One of the primary proof-points of the success of open source has been its adoption by previously proprietary software vendors.
In February 2007 The 451 Group’s CAOS practice released its third report, Going Open, which examined the increasing adoption of open source licensing by traditionally-licensed software companies and captured the industry best-practices to ensure a successful transition from closed to open.
Four years is a long time in the software industry and in a few months we will publish a follow-up to Going Open, updating our analysis of the trends and best-practices and revisiting the vendors profiled in the report to see how they have fared following the transition to open source licensing.
As well as examining open source successes it is also important to consider those examples where open source licensing has not delivered the expected results, and the new report will also examine vendors that have “Gone Closed” and abandoned open source licensing efforts.
There are a few examples we are already aware of through our ongoing research. One analytic database vendor recently changed the license of its Community Edition project, abandoning the GNU GPL in favour of a license that would not meet the Open Source Definition (I won’t name them now since I haven’t given them the opportunity to explain themselves).
Another example involves a company set up by some prominent former employees of one of the big names in open source software. The first version was released using an open source license but was never updated, as the company focused all its attention on the closed source version instead.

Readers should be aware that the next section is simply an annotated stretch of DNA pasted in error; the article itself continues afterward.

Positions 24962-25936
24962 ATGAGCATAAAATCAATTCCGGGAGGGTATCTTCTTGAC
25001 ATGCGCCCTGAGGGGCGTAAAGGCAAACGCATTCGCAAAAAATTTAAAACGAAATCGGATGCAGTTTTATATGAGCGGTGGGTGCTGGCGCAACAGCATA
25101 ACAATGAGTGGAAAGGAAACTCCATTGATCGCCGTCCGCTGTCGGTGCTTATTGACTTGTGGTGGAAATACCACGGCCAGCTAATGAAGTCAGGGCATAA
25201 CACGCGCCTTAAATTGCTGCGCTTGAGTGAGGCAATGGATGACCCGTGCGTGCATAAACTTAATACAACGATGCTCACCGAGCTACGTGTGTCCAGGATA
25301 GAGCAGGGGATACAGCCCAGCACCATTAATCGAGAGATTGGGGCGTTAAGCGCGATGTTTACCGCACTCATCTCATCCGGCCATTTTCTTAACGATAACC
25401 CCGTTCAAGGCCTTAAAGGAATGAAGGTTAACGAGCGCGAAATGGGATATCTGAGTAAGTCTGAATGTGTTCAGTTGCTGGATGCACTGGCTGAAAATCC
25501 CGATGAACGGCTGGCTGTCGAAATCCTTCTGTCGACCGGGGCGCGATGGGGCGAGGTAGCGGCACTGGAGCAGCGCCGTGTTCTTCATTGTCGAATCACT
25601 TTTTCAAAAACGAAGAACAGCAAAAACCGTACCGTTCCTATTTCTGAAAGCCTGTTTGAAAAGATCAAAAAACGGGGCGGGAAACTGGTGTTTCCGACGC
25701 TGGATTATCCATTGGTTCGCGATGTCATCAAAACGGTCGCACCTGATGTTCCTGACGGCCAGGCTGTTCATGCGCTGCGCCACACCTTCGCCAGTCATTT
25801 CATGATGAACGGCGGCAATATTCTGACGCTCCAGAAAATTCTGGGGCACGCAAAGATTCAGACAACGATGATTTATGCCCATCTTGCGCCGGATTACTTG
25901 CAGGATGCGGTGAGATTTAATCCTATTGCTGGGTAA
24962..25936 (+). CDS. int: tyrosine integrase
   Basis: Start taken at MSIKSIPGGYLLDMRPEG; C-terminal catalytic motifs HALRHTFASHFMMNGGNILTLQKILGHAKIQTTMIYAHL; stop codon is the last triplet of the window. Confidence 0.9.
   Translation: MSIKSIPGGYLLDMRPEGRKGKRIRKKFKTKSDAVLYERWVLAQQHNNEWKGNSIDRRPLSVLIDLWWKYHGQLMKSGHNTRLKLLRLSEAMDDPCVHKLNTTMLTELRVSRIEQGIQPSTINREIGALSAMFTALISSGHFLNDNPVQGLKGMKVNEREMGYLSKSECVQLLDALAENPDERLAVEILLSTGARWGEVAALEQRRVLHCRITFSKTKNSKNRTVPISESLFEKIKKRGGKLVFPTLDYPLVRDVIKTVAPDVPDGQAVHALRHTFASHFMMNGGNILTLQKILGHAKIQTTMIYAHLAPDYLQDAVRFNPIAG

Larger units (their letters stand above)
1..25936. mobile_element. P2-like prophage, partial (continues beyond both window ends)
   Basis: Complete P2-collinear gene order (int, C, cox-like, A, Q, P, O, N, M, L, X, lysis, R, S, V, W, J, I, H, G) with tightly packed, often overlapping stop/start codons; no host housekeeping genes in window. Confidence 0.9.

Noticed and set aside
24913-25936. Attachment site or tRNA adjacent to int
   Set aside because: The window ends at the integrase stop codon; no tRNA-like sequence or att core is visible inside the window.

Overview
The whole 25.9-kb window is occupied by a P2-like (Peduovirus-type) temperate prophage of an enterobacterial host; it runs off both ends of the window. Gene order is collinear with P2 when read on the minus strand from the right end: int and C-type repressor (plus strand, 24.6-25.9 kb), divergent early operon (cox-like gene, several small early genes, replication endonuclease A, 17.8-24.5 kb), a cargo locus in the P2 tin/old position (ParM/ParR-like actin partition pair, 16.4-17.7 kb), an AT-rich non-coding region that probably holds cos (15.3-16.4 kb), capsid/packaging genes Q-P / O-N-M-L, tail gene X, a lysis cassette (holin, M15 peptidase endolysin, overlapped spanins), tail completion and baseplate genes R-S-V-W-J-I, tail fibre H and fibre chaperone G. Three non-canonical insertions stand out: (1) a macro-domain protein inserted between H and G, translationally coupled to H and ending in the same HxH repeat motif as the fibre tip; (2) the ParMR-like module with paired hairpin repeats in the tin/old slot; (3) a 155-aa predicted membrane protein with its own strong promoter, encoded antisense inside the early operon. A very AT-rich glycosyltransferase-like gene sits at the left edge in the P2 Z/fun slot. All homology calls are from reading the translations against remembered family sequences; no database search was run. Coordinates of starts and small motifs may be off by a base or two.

Meanwhile one of the prominent “open source” systems management vendors appears to have removed all mention of its Community Edition software from its website, while the Community Edition itself has not been updated for 15 months. While the project is not officially “dead” it is, to say the least, “pining for the fjords” and the company in question could be said to be open source in name only.
We are sure there are plenty of other examples of companies that have launched an open source project or “Community Edition” only to later decide that maintaining the project was not in its best commercial interests. The question is, why did these companies fail to benefit from open source licensing, and what can commercial open source companies lean from their experiences.
If you have any examples of dead or “resting” open source projects, please let us know and we will investigate.
Please note, however, that in this instance we are not interested in companies that have simply gone “open core” or adopted copyright contribution agreements. As fascinating as those subjects are (and may well be contributing factors in the demise of a project) we are interested for this report primarily in the discontinued use of an open source license.